The Multi-ethnic World of the Nilgiris

Statistics:Badagas;105,000 (1972 survey), Toda;765 (1965 survey), Kota; 862 (survey 1961), Kurumba (Alu), Kurumba(Betta) 2000-5000, Kurumba (Jenna), Irula 4000 (survey 1985). 

The Toda

The Toda represent the herding component of Nilgiri life. They were closely tied to their herds of semi-wild buffalo, who moved about the countryside according to season. The buffalo are intimately connected with community ritual, from the preparation of milk products to death. The Toda reject any participation in agriculture, although they traditionally exchanged pastoral products for grain and forest products produced by other Nilgiri ethnic communities. The Todas are indeed a community rich in tradition and ritual with a very limited system of administrative hierarchy.

The People

Three individuals standing in front of a traditional Toda house. Two of them wear the beautiful Toda embroidered robes.

The Conical Temple

This conical temple, a sacred Ti temple, is one of two presently utilized by the Todas. Previously there was at least one additional conical temple in use. The surface covering consists of dried grass. 

The Barrel-shaped Temple

This form of temple (also formerly the dominant house-type) is common in Toda communities. 

The Kota Community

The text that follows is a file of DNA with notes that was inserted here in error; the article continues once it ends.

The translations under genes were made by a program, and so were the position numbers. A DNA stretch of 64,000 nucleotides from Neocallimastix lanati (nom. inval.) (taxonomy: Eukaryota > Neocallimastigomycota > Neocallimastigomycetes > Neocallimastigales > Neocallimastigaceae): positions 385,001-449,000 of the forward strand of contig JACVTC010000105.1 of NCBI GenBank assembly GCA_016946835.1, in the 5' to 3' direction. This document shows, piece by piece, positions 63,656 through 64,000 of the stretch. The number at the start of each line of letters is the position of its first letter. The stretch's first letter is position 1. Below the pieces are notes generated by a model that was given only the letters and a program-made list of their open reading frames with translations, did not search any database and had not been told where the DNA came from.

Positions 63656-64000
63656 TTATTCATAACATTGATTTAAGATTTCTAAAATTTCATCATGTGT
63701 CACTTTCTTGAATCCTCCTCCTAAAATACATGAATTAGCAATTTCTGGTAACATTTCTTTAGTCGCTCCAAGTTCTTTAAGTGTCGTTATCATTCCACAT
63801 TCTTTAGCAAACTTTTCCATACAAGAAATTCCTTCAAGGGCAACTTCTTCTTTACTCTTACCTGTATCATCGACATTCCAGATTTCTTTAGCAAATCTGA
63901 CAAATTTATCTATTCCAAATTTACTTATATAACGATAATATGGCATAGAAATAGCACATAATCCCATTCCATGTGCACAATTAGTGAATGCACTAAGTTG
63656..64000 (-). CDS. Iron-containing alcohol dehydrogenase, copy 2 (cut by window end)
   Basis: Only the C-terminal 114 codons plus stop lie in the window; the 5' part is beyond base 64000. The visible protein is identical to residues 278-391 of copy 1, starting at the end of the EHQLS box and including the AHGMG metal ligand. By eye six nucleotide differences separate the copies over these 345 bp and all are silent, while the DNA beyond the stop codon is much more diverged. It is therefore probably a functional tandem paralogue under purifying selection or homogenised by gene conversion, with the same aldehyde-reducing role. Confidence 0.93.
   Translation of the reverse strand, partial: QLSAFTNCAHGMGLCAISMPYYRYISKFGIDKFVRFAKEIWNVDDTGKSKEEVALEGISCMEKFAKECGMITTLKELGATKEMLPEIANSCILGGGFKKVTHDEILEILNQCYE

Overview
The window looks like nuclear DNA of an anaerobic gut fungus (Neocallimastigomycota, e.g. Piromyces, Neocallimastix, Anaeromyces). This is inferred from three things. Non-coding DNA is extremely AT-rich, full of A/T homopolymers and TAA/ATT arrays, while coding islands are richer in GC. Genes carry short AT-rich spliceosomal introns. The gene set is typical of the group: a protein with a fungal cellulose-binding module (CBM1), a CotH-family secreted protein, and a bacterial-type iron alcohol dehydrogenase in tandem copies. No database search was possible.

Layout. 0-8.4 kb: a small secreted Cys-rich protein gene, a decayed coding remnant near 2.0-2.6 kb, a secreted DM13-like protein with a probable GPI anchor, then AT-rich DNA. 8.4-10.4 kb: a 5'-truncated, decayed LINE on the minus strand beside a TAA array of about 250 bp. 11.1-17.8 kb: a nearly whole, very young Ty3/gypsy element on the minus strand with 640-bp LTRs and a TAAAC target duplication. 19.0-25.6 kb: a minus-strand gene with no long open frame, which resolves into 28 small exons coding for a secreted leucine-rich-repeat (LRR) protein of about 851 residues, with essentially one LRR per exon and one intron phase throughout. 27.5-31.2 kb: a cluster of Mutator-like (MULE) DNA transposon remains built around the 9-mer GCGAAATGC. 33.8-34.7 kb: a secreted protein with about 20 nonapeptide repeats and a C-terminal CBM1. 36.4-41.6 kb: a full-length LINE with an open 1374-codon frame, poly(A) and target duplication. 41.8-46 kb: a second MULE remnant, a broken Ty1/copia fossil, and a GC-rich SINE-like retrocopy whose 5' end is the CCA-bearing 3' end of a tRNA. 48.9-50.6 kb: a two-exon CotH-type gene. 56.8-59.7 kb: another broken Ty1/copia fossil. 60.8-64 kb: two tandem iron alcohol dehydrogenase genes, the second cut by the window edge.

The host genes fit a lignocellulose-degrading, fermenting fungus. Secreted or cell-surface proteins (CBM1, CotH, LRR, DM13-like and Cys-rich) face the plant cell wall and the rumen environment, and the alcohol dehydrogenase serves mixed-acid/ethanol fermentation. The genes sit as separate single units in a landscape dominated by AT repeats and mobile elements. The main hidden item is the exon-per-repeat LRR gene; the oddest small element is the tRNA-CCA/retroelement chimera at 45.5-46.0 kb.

The Kota Nilgiri community is made up of seven villages, each one of which is essentially autonomous. The Kota carry out agriculture and cattle herding, but are particularly noted for their craft activities. They are the traditional Nilgiri artisans, producing iron implements, making the local pottery, producing jewelery, doing carpentry work. For these services they received grains, milk products and the right to utilize the meat of sacrificed cattle of other communities. Traditionally they also provided music for Toda and Badaga events but no longer do so. Again we are confronted with a society with very rich traditions and a rich ritual life. This close-knit Nilgiri community claims aboriginal status in the hills along with the Todas and the Kurumbas.

The Priest and His Family

A picture of the priest and his family from the Kota community bordering Kilkotagiri. This photo was taken in 198x.

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